The REZ ETF is appropriate for the more active investor as soaring residential real estate values may very well prove to be temporary. If you’re more “set it and forget it” minded, a more broad-based real estate ETF, such as The Real Estate Select Sector SPDR® Fund (XLRE) may be more appropriate. This ETF tracks the real estate sector of the S&P 500.
If you’d like to read up on how various real estate investment trusts (REITs) work, we have you covered there too.
Coming as a surprise for many, US small-cap (small-capitalization companies) stocks lead the post-pandemic equity recovery. This was primarily a result of extremely low Treasury yields. Generally speaking, smaller companies rely on debt more than larger companies. When debt is cheap (as it is now), the cost of their borrowing is reduced, thus their profits increase.
Assuming the Fed officials are correct in their presuming inflation will not pose a permanent threat on the markets, the future of small caps is promising.
The VB ETF offered by Vanguard is a great option for an investor looking for small-cap exposure. It is a “blend” ETF, meaning it is composed of both growth and value small-cap stocks.
VB stands out on the list of other small-cap ETFs because of its performance and a very low expense ratio of .05%.
When an investor thinks of a small-cap ETF, iShares Russell 2000 ETF IWM (IWM) often comes to mind. The expense ratio for IWM currently sits at 0.19%! That’s almost 4x higher than that of VB. Additionally, VB has historically outperformed IWM. It’s a no-brainer. VB wins here.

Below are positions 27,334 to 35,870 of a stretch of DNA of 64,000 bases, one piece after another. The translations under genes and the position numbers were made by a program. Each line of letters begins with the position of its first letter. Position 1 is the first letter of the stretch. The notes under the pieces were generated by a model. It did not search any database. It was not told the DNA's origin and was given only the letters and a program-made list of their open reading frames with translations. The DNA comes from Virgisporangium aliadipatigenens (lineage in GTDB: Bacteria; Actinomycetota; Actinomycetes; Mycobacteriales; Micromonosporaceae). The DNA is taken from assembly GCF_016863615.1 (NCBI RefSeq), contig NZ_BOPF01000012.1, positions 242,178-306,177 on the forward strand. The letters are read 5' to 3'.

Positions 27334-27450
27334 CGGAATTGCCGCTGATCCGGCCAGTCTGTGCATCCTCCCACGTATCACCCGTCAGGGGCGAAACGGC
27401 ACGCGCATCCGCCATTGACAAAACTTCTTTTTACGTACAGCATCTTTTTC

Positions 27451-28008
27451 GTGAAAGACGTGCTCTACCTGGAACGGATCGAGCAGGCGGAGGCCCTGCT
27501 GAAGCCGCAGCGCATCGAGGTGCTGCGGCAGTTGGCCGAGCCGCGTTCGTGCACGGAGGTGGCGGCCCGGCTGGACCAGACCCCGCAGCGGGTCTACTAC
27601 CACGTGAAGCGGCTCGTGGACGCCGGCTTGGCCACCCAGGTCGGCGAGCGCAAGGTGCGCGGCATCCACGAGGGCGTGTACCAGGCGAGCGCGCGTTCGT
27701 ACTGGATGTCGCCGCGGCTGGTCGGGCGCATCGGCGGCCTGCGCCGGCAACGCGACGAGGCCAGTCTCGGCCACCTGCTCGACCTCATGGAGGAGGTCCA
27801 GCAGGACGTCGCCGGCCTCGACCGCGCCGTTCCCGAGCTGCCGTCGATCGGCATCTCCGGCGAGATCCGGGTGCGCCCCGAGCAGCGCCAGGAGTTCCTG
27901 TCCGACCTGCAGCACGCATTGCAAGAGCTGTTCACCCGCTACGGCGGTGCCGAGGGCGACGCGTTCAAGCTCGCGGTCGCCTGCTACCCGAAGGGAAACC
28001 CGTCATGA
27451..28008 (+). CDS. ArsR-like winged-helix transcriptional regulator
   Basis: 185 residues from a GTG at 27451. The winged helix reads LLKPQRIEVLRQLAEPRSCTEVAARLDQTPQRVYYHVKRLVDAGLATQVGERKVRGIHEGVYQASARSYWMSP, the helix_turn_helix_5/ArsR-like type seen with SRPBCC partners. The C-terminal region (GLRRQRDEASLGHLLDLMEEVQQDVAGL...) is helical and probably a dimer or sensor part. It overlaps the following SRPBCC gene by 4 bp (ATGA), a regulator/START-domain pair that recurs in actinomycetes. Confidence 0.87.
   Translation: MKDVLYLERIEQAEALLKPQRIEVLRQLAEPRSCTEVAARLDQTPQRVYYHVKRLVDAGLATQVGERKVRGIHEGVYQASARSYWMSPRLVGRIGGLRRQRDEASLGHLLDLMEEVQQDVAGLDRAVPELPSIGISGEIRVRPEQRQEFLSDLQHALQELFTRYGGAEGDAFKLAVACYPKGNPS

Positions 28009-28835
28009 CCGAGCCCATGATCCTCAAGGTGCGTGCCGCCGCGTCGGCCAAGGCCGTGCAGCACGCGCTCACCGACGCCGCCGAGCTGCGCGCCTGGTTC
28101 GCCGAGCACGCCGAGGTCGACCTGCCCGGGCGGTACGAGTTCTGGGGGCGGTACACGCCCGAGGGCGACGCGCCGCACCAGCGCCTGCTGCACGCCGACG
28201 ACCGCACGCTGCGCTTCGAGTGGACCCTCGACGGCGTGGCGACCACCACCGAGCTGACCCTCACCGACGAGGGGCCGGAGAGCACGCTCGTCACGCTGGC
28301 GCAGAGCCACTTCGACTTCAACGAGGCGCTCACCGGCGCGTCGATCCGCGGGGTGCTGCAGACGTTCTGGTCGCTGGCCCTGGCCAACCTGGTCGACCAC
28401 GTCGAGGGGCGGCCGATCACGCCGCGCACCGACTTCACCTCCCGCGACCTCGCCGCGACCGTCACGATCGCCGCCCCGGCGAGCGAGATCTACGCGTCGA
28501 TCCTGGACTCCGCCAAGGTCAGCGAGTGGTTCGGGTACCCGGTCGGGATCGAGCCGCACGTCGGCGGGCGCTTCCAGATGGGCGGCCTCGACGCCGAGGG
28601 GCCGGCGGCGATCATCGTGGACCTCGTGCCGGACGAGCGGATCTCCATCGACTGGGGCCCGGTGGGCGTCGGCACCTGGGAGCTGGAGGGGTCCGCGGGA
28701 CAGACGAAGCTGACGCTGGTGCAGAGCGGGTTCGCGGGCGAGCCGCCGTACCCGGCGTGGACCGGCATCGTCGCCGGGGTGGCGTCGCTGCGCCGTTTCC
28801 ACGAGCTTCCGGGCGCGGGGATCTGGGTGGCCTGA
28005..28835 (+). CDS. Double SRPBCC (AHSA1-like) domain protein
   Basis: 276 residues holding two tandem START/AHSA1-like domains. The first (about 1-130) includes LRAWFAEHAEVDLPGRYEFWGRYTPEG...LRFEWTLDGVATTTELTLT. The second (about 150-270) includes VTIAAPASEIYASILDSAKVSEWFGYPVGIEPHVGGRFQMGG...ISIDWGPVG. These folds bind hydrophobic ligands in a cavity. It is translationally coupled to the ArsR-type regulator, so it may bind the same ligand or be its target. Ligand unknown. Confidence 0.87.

Mid-cap (Middle Capitalization) ETFs are often a neglected component of the new DIY investor’s portfolio. Mid-cap companies are not up-and-coming, nor are they established. The market capitalization of mid-cap companies ranges between $2 and $10 billion, that sweet spot that divides them from their small and large siblings.
For an investor looking to diversify their Roth IRA, exposure to mid-caps make financial sense. In a normal performing market, the profit/loss profiles of mid-caps tend to fall right in the middle of small and large-cap companies.
Vanguard wins this category again with its Mid-Cap ETF VO because of its incredibly low expense ratio of 0.04%.
Covid-19 has changed healthcare forever. Cathie Wood’s Genomic Revolution ETF Fund hopes to capitalize on these changes, as well as the future technology of medicine. To her credit, the Ark Innovation ETFs have performed superfluously well throughout the pandemic.
Lately, however, the ETFs of the Ark family have been struggling, and the Genomic Revolution ETF ARKG is no exception. It is too early to tell whether or not this is a great buying opportunity for ARKG. All we do know for certain is that change is coming in this space, and the keen eye of Cathie Wood will be there watching it all unravel very closely.
Let’s get this out of the way – the fee for ARKG is high, cash burningly high. Coming in at 0.75%, the management fees of ARKG is the highest on our list, and last for that reason. However, as with our REZ ETF pick, sometimes performance justifies the expense. There is no better case for this than ARKG. On the tail of Covid-19, ARKG has doubled the gains of its representative index.
For an investor with a long-term horizon and a strong stomach (ARKG is notoriously volatile), this ETF could potentially pay off big-time in your Roth IRA down the road.
There are over 2 thousand ETFs in the US alone. Every single one of them is different. The only way to determine which ones are a good fit for your Roth IRA is to do the research. Find categories and sectors you believe in, then research, research, research.
There are some great free resources out there to help you, such as Morningstar. I never buy an ETF before first looking it up in Morningstar first to check its expense ratio and relative category performance.